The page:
Latest update: November 8th 2009
BELGIAN OWL DISTILLERY
This is the story of an investor, a farmer and a distiller. The investor supplied the money, the farmer his land and part of the farm and the distiller to do the rest of the work. When visiting the distillery, I met up with Etienne Bouillon, the distiller. The first thing he did was taking me out to the fields where their crop of barley is growing. About another 2 weeks and the barley will be harvested. The area Hesbaye is known for its rich loess grounds, which are lying on a layer of chalk. Underneath the chalk there is water. This water is used for their whisky. Around the field of barley there is an area of 5 metres with the original vegetation of the area, including the “wildlife”. The beetles and other insects in this vegetation make sure that negative influences for the crop are kept away. All of this makes that the barley can grow in a rich environment. Instead of using a six-stain barley, they use a two-strain to get a higher yield. There are about 20 hectares used for growing barley.
At the farm there is some space where empty casks are stored and a washback for fermenting the malted barley. The malting takes place at Malterie du Château in Beloeil, where it is stored in a separate container for use by Belgian Owl only. The mashing is done in Namur.
The farm will in the future house the complete distillery; plans are to within the next year move all equipment to this location. The farm is set in a former monastery and it looks like there is a kiln set on top of the gate. It surely is a beautiful setting for a distillery.
Back to the distilling section, this is still at Etienne’s place in Grâce Hologne. When you enter the stillroom, you are surely in for a treat. The two stills are about 500 litres and were built in the 1880s. Both stills look alike, one of them is seated on a cart and has a one-piece cooler. The other has a two-piece cooler and some container attached to the cooler that is of no use but is also a shame to take away. Both stills are used as low wine and spirit still. Out of 2000 liters of wash, there are about 500 litres of low-wines distilled. It takes about 12 days, running 24 hours a day to distil the 24,000 liters of wash. After that both stills are used to distil the spirit, which will give about 150 litres per day. This takes about 10 days, only working during daytime. This is due to the fact that during this part of the process, excise has to be on the premises. The cut is rather small, as they chose to rather make a high quality whisky, towards making a high quantity.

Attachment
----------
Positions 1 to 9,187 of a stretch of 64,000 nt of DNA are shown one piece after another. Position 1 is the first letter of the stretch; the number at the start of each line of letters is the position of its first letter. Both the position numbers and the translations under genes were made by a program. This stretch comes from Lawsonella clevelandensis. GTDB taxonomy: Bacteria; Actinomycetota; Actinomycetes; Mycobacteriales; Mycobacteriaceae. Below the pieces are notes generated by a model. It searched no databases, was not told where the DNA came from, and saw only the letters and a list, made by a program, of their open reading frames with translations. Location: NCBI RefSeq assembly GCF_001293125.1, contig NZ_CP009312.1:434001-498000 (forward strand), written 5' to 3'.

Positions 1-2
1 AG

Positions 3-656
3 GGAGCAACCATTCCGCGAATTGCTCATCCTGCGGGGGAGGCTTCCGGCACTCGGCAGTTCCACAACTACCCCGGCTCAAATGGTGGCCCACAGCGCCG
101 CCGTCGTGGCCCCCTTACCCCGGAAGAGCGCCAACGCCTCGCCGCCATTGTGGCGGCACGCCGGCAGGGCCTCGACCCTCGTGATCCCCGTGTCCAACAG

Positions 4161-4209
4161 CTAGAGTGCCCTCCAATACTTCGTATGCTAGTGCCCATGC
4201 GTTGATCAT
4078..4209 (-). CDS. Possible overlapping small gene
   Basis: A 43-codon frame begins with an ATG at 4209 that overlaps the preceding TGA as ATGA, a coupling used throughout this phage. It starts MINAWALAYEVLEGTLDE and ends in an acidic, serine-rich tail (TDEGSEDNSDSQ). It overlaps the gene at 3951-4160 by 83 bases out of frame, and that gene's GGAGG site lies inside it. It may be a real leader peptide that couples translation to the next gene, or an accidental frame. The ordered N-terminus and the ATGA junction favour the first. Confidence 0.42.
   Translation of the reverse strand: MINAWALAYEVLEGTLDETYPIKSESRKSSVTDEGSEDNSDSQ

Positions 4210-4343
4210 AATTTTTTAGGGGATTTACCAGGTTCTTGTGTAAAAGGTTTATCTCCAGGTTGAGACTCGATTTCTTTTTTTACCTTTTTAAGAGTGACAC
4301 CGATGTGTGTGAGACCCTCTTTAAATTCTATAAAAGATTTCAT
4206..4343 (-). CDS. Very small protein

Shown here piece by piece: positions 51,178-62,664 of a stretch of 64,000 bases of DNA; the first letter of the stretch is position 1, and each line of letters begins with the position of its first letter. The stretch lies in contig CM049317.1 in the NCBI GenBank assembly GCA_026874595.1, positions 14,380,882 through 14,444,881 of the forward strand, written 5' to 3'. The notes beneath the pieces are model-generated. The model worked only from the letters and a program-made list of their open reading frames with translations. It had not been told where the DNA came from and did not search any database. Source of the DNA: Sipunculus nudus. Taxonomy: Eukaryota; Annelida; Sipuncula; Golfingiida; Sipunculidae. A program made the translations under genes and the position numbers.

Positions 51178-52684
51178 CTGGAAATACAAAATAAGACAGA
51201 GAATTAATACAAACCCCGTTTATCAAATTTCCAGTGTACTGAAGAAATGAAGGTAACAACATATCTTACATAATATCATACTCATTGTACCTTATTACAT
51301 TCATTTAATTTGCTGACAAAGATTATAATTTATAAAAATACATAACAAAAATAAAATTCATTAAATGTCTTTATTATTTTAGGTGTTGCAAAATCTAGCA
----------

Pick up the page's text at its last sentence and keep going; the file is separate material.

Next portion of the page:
The casks are filled on the premises; the casks used are first fill bourbon barrels from Heaven Hill distillery. The casks are then taken to the warehouse in Bierset. At the warehouse, the Belgian excise is in charge, and they are not allowed to enter without excise present.
Bottling takes place in Grâce Hologne, where they have an 8 headed filling station. They bottle at 46% vol., which means that they don’t need chill-filtering. It takes a team of 7 people, containing of the owners and their family, a whole day to fill the amount coming from the chosen casks. This of course, includes labelling and packaging.
There are a few bottlings out of Belgian Owl, of which currently the 3 year old is the only whisky. The other bottlings are spirit bottlings with which you can follow how the spirit develops into whisky.
Although currently split up on a few locations, it was a very nice visit and they old stills made a great impression. Sadly enough, during July and August there is no production. I will have to go back to see the distilling in progress when they are set at the farm, I am convinced that the still will make an even bigger impression in this beautiful setting.